"Full of adventure and excitement, this book contains a wonderful mix of intriguing stories and historical facts."
--Childhood Education
elementary school author visits
"A poetic text...A wonderful choice to share with children before a summer vacation or to use as an introduction to an ecology unit." --School Library Journal
"A superb, well-researched book that finds extraordinary science in the everyday life of a butterfly."
--Kirkus Reviews
school author visits
Picture Book Fiction
"A likable book that's sure to start kids romping, and maybe their parents, too."--Kirkus

Octopuses! Strange and Wonderful

2015 Eureka Honor Award (for excellence in Nonfiction for Young Readers),
California Reading Association

Also, OCTOPUSES is on the 2015 Kansas State Reading Circle Recommended Books list

A wonderful octopus created by kids in an elementary school!

The Story Behind the Book

It took me a long time to arrive at the subject of octopuses, and I'm glad I finally got there! What amazing animals! Smarter than all other invertebrates, smarter than fish and reptiles, perhaps as smart as cats and dogs.

My research led me to books and science journal reports written by octopus experts.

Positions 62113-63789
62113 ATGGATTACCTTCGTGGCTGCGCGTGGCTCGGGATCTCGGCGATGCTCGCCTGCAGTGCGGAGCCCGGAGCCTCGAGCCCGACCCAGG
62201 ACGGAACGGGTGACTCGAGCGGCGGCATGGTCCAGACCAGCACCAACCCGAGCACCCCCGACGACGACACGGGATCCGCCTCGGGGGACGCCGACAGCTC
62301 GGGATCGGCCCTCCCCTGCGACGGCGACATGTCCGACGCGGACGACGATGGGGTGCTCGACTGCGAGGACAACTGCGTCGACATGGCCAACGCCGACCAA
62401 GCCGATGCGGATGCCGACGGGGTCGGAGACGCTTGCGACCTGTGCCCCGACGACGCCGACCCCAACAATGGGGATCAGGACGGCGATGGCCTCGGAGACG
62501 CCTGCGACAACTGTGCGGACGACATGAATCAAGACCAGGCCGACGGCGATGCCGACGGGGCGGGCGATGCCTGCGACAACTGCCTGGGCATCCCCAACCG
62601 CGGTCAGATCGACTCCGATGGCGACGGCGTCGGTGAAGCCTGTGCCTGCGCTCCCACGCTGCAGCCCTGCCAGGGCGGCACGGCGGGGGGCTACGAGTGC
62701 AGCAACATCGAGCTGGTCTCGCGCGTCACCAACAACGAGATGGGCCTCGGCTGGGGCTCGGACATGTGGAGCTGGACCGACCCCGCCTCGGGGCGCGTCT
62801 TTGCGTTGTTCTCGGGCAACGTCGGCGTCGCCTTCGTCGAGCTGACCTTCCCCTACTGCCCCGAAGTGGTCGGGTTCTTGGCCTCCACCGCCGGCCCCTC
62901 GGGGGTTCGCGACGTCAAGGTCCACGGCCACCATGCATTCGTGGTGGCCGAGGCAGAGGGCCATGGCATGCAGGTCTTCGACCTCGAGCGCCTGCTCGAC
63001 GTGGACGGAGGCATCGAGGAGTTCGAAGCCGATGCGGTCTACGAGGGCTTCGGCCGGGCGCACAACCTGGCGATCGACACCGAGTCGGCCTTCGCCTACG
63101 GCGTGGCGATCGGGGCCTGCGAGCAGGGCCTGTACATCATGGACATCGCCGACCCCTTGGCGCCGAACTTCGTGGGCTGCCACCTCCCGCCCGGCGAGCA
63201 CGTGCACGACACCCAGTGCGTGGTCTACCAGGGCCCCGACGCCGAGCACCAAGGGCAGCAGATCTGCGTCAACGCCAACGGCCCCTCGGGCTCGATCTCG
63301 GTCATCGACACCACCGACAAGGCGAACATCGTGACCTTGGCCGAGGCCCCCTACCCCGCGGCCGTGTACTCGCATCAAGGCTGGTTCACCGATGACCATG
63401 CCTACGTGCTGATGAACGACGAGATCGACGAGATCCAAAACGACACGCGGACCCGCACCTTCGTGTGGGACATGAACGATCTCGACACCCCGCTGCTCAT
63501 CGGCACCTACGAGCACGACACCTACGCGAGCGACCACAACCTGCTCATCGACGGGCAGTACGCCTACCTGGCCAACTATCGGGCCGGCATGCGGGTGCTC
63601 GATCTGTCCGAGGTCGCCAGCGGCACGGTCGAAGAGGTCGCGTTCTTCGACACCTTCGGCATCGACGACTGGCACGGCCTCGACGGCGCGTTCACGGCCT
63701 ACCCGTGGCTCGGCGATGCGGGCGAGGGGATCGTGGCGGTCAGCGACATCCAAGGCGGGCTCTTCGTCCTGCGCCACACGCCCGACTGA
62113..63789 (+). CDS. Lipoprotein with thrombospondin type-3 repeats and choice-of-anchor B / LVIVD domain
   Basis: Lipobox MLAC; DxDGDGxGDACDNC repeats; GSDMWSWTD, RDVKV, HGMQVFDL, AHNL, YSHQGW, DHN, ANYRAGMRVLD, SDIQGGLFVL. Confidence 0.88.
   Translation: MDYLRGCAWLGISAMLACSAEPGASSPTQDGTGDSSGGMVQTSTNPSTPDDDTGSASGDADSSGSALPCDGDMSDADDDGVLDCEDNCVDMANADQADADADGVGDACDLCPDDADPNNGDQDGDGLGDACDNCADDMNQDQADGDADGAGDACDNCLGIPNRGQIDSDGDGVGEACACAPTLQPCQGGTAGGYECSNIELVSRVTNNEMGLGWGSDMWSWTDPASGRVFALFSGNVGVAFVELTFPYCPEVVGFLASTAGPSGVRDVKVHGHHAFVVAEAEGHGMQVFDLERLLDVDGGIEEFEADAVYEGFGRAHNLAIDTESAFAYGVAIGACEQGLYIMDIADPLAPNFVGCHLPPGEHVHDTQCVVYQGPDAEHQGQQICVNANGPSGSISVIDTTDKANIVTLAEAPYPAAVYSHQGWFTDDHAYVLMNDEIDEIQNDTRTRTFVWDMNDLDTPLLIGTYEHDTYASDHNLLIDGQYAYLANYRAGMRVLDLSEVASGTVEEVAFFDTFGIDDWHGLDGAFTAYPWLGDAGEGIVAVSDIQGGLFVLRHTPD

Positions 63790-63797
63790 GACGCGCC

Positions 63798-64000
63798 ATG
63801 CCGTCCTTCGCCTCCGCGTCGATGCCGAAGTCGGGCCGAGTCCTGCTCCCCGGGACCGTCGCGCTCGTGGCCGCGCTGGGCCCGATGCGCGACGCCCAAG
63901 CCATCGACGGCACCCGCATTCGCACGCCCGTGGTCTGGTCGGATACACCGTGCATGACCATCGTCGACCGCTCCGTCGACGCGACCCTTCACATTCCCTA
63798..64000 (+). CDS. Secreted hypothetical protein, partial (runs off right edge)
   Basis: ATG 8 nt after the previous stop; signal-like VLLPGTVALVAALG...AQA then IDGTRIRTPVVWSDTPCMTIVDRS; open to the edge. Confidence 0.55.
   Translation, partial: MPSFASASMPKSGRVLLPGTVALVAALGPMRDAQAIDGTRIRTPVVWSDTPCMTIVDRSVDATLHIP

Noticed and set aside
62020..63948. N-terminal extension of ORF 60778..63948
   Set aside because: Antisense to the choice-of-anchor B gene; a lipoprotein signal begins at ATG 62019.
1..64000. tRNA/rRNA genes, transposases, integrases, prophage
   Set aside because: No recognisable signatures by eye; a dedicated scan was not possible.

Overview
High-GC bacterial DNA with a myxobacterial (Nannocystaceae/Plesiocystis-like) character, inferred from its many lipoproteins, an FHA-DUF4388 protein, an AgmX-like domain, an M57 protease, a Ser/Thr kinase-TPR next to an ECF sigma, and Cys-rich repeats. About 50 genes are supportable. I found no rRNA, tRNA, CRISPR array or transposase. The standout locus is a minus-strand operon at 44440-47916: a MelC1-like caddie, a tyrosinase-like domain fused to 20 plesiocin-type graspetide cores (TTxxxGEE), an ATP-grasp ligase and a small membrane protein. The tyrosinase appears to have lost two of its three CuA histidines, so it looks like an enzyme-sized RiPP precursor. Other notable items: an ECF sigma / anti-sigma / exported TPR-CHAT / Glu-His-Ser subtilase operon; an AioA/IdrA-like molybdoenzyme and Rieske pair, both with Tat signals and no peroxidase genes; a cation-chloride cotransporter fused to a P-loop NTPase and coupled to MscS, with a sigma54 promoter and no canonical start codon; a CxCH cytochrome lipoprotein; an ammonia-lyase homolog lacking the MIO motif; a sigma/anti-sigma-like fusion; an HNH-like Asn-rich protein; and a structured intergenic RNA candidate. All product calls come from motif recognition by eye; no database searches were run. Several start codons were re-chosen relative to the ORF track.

A Canadian researcher, Jennifer Mather, looked carefully at my words and at Meryl Henderson's art, and we as a team tried to make the book as accurate as possible.

As usual, I learned a lot in the process. One basic thing: octopuses do not have tentacles. Before, I used the words "tentacles" and "arms" as if they were equals, but they are not, and octopuses have arms only. (This led me to omit from my book's "To Learn More" section an otherwise good book about octopuses, for children, because it had this title: Tentacles! I wonder how an author, editor, and publisher can allow such a mistake to be published.)

Another thing learned: for decades I felt clever and well-educated when I used the word "octopi" as a substitute for "octopuses." "Octopi" is incorrect! As my book explains on page 4, "octopi" would be o.k. if this animal's name came from Latin. However, the Greeks, long ago, were the first to name this animal. And the plural of the ancient Greek word "octopous" is "octopodes." Even some dictionaries are inaccurate on this, and I have no illusions that people will give up saying "octopi" and switch to "octopodes." By the way, it is perfectly o.k. to say "octopuses."

In two other "strange and wonderful" books, about snakes, and frogs, I asked artist Meryl Henderson to create a scene that hid several animals. Readers of the books have fun trying to find them. Since octopuses are such masters of disguise, I asked Meryl to do the same with these camouflage experts. For pages 18-19 I wrote these words: "Can you find the five octopuses hidden on these pages?"

When the art arrived for my inspection, with some trouble I found the five--and then found another! Meryl had hidden six in a colorful underwater scene of ocean floor, corals, plants, and aquatic animals, so the wording was changed, challenging readers to find six. A little map on page 31 shows where all six are, but don't go there until you have them all, or give up!